‘Police officers, when they decide to use force or apply handcuffs, need to run through in their mind a lot of different things which comes down to: “Is this the right thing to be doing, and can I defend my options?”
‘What we’ve now see happen is something that’s going to affect three groups of people.
‘First, it is going to put off the cops using force or arresting people. There’s nothing more difficult than trying to get some officers to deal with confrontation.
‘It’s very easy to back down. The hard thing is to motivate a police officer to be nosy.
‘The second thing is, the public are going to think: “What on earth is going on here?”
‘The third point really is that those who are “baddies”, it’s going to give them an opportunity for an outer.’
Met Commissioner Cressida Dick said of the force’s new policy: ‘My number one priority remains tackling violent crime and keeping people safe from street crime – which is blighting the lives of too many young people.
‘Alongside that, I have set out to increase the trust and confidence of communities in their police service.
‘We know that not all communities have the same level of trust in us – I am determined to change that.
‘The handcuffing review could not have taken place effectively without the input and contribution of many front line police officers and members of the public. I thank them all for their time, effort and valuable honesty.’
The policy follows a review commissioned by the Met Commissioner Cressida Dick in 2019 into the use of handcuffs before an arrest has taken place.
It came after complaints from black communities they were being disproportionately targeted.
The Met said the review would make sure the tactic, for which there is a sound legal basis in some circumstances, was justified and recorded on each occasion.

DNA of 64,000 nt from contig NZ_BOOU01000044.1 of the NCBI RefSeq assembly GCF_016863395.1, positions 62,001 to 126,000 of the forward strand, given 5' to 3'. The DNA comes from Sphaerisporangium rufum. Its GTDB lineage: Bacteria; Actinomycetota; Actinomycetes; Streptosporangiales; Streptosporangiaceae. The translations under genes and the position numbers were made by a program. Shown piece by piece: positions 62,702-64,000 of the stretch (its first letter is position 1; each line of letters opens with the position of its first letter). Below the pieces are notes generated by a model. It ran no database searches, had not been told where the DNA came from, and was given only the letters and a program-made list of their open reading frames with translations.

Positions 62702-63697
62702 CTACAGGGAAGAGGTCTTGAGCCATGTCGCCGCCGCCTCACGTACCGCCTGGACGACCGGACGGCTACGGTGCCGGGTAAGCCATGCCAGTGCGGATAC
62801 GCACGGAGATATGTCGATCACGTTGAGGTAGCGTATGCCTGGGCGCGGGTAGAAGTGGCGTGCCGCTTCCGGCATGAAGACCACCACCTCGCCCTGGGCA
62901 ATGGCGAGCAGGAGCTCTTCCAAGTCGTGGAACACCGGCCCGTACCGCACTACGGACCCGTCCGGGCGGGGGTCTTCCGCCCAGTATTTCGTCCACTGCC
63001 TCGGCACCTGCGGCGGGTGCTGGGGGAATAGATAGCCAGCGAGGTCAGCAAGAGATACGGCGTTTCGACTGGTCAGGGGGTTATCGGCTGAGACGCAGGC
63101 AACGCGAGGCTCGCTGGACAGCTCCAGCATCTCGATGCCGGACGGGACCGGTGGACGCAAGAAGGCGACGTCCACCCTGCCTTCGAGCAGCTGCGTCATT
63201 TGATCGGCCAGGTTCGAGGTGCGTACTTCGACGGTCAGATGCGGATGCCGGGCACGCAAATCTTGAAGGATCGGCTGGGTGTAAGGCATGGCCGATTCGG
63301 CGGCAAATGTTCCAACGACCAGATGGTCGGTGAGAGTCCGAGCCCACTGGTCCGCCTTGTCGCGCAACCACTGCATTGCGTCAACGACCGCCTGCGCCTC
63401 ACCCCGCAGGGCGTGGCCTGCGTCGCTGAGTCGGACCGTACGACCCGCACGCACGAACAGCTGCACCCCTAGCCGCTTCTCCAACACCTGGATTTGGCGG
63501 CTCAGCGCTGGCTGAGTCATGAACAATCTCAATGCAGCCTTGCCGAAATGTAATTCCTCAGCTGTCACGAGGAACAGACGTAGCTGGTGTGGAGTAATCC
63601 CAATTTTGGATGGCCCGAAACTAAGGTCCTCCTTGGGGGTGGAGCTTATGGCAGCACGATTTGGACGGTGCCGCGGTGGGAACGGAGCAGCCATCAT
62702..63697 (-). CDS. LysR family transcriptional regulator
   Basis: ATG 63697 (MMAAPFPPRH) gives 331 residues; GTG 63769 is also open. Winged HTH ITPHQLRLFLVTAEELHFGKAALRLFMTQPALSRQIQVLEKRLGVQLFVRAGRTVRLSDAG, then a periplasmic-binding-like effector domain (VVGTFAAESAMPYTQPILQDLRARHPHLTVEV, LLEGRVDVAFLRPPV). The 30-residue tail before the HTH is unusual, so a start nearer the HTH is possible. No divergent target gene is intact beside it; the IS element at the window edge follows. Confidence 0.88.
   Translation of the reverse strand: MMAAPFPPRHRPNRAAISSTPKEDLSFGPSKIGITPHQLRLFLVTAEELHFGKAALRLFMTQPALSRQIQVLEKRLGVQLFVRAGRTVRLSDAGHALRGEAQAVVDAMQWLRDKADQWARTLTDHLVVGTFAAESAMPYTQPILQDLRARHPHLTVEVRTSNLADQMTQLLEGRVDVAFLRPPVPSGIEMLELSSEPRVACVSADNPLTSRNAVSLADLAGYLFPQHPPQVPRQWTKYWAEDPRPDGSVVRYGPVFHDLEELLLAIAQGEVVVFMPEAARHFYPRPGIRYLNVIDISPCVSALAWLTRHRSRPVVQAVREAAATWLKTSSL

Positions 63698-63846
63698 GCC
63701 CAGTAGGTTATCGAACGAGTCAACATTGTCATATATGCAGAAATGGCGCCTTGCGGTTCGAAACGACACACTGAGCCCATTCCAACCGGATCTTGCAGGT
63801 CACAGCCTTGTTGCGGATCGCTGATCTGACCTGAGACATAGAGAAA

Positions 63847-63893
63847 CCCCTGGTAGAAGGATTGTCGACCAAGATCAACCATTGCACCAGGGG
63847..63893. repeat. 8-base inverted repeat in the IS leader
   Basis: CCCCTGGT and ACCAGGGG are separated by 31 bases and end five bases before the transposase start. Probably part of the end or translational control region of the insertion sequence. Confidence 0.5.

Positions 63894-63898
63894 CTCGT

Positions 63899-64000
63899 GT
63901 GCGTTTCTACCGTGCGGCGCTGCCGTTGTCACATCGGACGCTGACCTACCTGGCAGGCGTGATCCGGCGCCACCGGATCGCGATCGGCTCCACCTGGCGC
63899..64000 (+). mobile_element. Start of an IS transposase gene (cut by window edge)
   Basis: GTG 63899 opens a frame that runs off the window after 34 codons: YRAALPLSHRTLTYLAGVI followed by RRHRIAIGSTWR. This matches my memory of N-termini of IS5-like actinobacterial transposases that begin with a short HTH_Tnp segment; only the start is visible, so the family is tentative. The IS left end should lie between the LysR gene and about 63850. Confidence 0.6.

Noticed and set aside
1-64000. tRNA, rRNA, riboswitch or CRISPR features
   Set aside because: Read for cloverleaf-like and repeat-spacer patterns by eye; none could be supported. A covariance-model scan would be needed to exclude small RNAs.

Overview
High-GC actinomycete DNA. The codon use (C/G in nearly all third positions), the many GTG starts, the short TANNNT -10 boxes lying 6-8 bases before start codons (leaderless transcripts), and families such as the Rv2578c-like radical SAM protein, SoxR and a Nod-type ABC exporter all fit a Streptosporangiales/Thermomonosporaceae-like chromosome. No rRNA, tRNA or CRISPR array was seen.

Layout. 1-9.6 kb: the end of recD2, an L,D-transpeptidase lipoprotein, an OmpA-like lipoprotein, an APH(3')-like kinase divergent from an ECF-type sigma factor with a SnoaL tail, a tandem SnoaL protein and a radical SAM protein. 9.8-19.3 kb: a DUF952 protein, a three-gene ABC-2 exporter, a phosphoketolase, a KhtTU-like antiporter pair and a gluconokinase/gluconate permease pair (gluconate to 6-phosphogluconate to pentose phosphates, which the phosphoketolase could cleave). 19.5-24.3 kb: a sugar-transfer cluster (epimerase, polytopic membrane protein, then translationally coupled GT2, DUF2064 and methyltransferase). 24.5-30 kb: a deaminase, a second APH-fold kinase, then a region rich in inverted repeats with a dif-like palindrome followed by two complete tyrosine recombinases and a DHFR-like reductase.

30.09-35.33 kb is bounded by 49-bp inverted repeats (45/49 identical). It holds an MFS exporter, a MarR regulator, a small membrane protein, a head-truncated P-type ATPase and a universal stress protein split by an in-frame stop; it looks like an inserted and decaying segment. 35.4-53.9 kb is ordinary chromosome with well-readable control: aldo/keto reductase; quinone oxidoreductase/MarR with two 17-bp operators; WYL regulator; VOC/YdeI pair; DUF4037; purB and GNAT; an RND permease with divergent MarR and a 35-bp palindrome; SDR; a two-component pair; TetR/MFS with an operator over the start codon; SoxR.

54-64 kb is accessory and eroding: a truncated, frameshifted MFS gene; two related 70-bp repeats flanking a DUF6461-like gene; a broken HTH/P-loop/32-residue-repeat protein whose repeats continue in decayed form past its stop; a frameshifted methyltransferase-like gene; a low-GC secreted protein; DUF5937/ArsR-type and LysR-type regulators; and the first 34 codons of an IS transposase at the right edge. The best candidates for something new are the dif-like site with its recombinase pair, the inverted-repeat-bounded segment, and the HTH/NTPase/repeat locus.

It fed in consultation responses from young black men aged between 16 to 25 years-old.
A Met spokeswoman said: ‘The launch of the policy, which covers all aspects of the use of handcuffs, is the final recommendation from the 2020 review to be implemented.
‘Officers are already receiving additional legal training, more public and personal safety training, with further emphasis on de-escalation; and more community input to understand the respective experiences of the public and police officers during encounters on the streets of London.’
Last October a highly criticial review of the Met’s use of stop and search powers has revealed officers stopped two black men after they were seen ‘fist bumping,’.
The review by the Independent Office for Police Conduct revealed the officers thought the pair had just completed a drug deal, in one of a number of issues raised by the watchdog.
It found handcuffs were used in nearly all instances where other tactics could have de-escalated an encounter, while officers also failed to use bodycam video from the outset of their interaction with some members of the public.
The IOPC said their review ‘mirrors concerns,’ already raised by communities in the Capital.
Regional director Sal Naseem said: ‘We saw a lack of understanding from officers about why their actions were perceived to be discriminatory.’